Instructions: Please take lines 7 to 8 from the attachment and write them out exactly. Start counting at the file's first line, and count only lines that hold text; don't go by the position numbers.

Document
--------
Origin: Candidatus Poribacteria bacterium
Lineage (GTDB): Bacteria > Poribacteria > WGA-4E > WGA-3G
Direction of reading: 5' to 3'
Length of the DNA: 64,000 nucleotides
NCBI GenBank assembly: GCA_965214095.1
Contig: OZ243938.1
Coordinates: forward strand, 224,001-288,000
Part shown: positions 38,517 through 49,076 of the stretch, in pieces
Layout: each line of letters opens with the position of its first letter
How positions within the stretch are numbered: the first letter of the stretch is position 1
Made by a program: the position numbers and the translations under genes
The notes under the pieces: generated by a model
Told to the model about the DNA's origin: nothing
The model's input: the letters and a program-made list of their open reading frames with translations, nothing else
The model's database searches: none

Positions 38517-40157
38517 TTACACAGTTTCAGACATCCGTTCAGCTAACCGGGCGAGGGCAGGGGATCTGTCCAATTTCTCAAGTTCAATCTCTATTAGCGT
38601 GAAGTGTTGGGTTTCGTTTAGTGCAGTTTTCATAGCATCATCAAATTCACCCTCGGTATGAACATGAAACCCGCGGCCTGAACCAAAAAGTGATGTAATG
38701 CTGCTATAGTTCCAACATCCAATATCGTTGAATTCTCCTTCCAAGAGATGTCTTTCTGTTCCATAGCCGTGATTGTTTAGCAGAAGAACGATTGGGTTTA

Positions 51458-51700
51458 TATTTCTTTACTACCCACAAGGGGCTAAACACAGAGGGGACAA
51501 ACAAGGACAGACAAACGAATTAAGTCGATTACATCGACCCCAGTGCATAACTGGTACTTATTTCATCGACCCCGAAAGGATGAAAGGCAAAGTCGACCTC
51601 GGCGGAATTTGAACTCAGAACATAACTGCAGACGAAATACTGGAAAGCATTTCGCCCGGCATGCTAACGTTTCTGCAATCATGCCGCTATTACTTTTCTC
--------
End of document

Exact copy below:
Coordinates: forward strand, 224,001-288,000
Part shown: positions 38,517 through 49,076 of the stretch, in pieces